Day 1: Could it be this easy?
“You’re crazy,” my wife Kirsten said. And she was probably right. Four days on the river, paddling from Albany to my home of Peekskill, was a nutty idea. Especially four days standing on a paddleboard! My friends Jim, Dan and I came up with the idea to promote our paddling and environmental nonprofit Hudson Valley H2O or simply HVH2O. People tend to avoid the Hudson River because it was polluted for so long, but we wanted to do something to show our local community that the pollution was long gone and that the river was ours once again. What better way than to tackle the 90 Miles from the state capital to home.
While paddling the length of Hudson has been dream of mine, I’d never actually done any paddle camping. In fact, the only camping I’d ever done was in a tent with my car ten feet away. I didn’t even have a good board for the trip. They were either too narrow or too slow. For all my love of cruising, I didn’t have a good multi-day cruiser! But wouldn’t you know, my wife (the same lady who called me crazy) solved that. She has two boards, one being an Amundson 12’6”. It’s nice and wide, with tie-downs in the front and a nice wide area in the back. A perfect place for four more tie-downs.
Planning our route
Over the weeks Jim and I planned out our route. The good thing is that the Hudson is already an established watertrail with campgrounds every twenty miles or so. Kayakers do it every year — there’s even a printed Hudson River Watertrail guide. We weren’t paddling virgin territory here — far from it; it was just new to us. Finally we got a date settled. We had hoped our friend Dan would be able to join us, but obligations with his Army Reserve unit meant he’d join us on the third day. The plan was Jim and I would head up to Albany the night of July 29th, sleep at my father-in-law’s house, and set out the next morning. Twenty miles that first day. Easy.
Until something unavoidable happened. I got a call for a job interview, an interview I really needed. (I mean, really! As in get me out of my stressful job right now.) And there was no rescheduling, no getting around it. I needed to be at a specific school the morning of our first day.
So that’s what I did. Jim — who was a great sport — and I left Peekskill early with a SUP and a kayak on my car. Jim was dressed appropriately in water gear but I was wearing my suit and tie! Halfway up we stopped for my interview (which went pretty well), and thanks to my father-in-law’s help, we put in at the Bethlehem launch at 1:15, just south of Albany. We had twenty miles to do this afternoon. Complicating matters was that the tide would be against us for most of the trip. While you may not think the tide would be a serious factor 120 miles inland and upstream, it is. Like clockwork, the river turns direction and starts heading back towards its source.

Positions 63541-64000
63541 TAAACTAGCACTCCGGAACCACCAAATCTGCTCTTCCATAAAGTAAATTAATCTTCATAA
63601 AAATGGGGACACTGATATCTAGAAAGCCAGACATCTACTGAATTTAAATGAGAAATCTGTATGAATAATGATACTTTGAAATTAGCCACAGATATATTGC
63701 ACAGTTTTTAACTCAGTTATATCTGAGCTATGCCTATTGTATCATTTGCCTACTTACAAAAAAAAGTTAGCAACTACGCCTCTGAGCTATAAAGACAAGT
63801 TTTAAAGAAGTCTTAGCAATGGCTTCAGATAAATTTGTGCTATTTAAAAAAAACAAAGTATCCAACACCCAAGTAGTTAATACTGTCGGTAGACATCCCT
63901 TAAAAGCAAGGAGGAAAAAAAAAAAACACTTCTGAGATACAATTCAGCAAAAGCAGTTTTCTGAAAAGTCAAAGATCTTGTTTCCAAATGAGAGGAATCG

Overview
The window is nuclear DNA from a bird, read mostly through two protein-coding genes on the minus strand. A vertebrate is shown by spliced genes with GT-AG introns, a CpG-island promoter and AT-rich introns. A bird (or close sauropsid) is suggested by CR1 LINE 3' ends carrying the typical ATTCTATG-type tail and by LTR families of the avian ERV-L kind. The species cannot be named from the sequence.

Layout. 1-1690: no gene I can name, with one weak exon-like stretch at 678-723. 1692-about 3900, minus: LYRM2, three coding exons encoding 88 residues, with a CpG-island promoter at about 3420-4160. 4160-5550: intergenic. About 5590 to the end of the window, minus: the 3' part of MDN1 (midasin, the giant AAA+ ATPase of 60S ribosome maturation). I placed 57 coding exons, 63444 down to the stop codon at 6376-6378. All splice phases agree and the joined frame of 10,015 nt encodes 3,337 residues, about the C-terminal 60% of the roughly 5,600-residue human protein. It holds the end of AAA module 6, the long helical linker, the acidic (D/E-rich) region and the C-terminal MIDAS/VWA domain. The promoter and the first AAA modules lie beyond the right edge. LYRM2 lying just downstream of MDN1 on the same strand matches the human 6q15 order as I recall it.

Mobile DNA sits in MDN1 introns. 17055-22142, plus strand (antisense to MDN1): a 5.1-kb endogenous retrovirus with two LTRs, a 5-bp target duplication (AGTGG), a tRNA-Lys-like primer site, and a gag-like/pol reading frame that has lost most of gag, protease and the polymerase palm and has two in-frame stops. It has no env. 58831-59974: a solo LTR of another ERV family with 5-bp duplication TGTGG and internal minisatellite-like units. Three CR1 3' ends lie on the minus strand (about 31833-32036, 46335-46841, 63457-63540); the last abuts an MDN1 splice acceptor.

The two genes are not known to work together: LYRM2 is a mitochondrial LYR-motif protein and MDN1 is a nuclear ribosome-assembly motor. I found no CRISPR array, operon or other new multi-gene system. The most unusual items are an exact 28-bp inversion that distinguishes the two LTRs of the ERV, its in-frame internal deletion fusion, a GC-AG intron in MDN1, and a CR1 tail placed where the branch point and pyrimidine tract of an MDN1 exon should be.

But even against the current, twenty miles is doable on a loaded 12’6” standup paddleboard. And the scenery! This was not the Hudson I knew. It was narrow and wild. We passed marshes filled with birds and tangled woodland. Sometimes, especially when the signs of man had disappeared, I felt like we were on Hudson of hundreds of years ago, the river Henry Hudson sailed up looking for his fabled northwest passage. It was good to know that so much of the bank was still wild, even as we passed hundred year-old piers rotting in the water or shells of factories. You got a feeling that man had tried to tame or make money from the river and failed, that the Hudson had a mind of its own. Even in this technological 21st century, certain parts still belonged to the river.
Stockton Middle Ground: Destination on day one
Our goal was a campsite on an island called Stockton Middle Ground. It is an island between the river towns of Coxsackie and Athens. As we approached, Jim and I spotted many campsites, but they were filthy, strewn with beer cans and garbage! They looked like spots where people would moor their motorboats, party, then leave. After all the wild beauty we’s seen, encountering this mess felt like a violation! I gess Jim and I assumed all travelers were like us, conscious of the environment, wanting to leave places better than we found it. It was depressing that people were using the riverbank as a trash heap.
Stockton Middle Ground had a better, cleaner campsite, plus a nice sandy shore. The view of the eastern shore was lovely and unblemished. We boiled water and ate our freeze-dried foods, as the sun set. My chicken teriyaki was kind of gross, but calories were calories! Tomorrow was another day, but Jim and I were content. We had conquered the first leg! If all went well, we’d be camping tomorrow near Kingston.
This is the first article in a five part series chronicling Ian Berger’s four day journey down the Hudson River.